SCOTT SIMON, HOST:
Facebook announced this week it had removed 32 pages and fake accounts linked to a suspected political influence campaign from Russia. That left some activists confused and free speech advocates concerned. Organizers of a counter protest, planned in response to an upcoming Unite the Right white supremacist gathering, for example, were contributing their grassroots support to a Facebook event page that was deemed fake and taken down by Facebook. Ben Wizner is director of the Speech Privacy and Technology Project of the American Civil Liberties Union and joins us from New York. Mr. Wizner, thanks for being with us.
BEN WIZNER: It's my pleasure, Scott.
SIMON: What are your concerns?
WIZNER: The first point I want to make is that I do think that our democracy is strong enough and resilient enough to withstand political propaganda campaigns. Propaganda is one of the costs of living in an open society and having open speech platforms. My concern is that our response to this threat may actually be more threatening to our rights than the threat itself. In this case, Facebook's attempts to clean up this attempted interference resulted in a page that was being used by actual anti-racist organizers to protest neo-Nazis in Washington. And that's just an example of what happens when we ask a corporation to be our censors.
SIMON: But that raises this question. What about a response that someone might make that Facebook, after all, is a private company, and they can decide to essentially publish or not publish whatever they want to?
WIZNER: No, that's absolutely right. And this isn't a response from a legal standpoint. Facebook has its own rights under the First Amendment to be the kind of platform that it wants. Facebook has said that it doesn't want people using fake accounts, especially in large numbers, and they have absolute right to try to clean up their platform in that way. It does concern me, though, that Facebook has become such an indispensable platform for free speech. Not just in the United States but around the world. That if we are demanding, if Congress is demanding, if the public is demanding that they protect us from all offense - from all untruth - that they're not going to be able to do that very well when two point three billion people are able to upload content without review. And what's going to happen is that they're going to end up taking down valuable content. And the most motivated actors - bad actors - are going to find a way to get around their censorship.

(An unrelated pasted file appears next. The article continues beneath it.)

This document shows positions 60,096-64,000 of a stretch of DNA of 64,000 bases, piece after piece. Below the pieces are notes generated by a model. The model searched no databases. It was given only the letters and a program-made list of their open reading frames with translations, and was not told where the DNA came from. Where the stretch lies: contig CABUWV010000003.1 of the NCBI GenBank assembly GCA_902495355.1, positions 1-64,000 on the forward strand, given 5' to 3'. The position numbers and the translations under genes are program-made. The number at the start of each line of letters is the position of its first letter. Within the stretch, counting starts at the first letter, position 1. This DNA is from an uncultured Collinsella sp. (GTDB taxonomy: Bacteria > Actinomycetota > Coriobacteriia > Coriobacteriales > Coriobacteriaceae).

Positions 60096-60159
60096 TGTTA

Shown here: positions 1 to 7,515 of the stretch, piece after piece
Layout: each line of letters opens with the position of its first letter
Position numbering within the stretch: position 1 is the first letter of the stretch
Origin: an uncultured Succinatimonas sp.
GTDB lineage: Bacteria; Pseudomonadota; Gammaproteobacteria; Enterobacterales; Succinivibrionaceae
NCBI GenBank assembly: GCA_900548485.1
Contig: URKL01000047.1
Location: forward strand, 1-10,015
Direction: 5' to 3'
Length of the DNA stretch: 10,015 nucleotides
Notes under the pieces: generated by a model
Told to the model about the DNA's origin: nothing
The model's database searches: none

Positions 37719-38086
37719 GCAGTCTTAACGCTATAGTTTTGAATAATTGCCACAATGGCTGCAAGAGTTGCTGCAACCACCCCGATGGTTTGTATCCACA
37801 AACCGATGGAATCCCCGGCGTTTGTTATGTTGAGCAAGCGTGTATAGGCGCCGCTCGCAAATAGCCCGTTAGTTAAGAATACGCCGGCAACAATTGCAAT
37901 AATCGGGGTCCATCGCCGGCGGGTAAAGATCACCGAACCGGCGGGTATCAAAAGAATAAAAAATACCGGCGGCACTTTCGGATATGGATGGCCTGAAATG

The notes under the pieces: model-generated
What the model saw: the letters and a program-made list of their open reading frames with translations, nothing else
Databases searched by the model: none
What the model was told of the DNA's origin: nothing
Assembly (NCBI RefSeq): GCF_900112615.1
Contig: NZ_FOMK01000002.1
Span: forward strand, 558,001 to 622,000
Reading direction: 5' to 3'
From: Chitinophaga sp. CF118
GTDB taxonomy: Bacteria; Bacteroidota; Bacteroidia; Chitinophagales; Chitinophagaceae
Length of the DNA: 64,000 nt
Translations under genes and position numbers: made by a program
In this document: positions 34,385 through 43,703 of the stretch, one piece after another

SIMON: Let me put it this way. Should - to use that unfortunate phrase - state actors from other countries - not just Russia - using Facebook to try to influence American thought and politics be protected speech?
WIZNER: I don't think that the Russian trolls sitting in a factory in St. Petersburg have First Amendment rights to communicate without restriction on Facebook. I don't think that's the issue here. The question is are we being reasonable when we expect an open platform like this to be able to wholly protect us from being exposed to that kind of information? But I do worry about overreacting to this threat of propaganda. And I do think that on some level we have to trust our citizens to be able to separate fact from fiction.
SIMON: Do you have any words for Americans who support free speech but don't know where to turn and who to trust on social media?
WIZNER: Well, one of the things that's been encouraging in the last two years is how much Americans have turned to more trusted sources of news. People really are looking for more reliable news sources. And that's a positive development. It's never been easier to find good, responsible, interesting news. It's never been harder to avoid the bad stuff. So, I just think that what we really need to be teaching here is citizenship and judgment. And I do have some faith in the American people that they're going to figure this out.
SIMON: Ben Wizner, who's director of the ACLU's Speech Privacy and Technology Project, thanks so much.
WIZNER: My pleasure. Thanks, Scott. Transcript provided by NPR, Copyright NPR.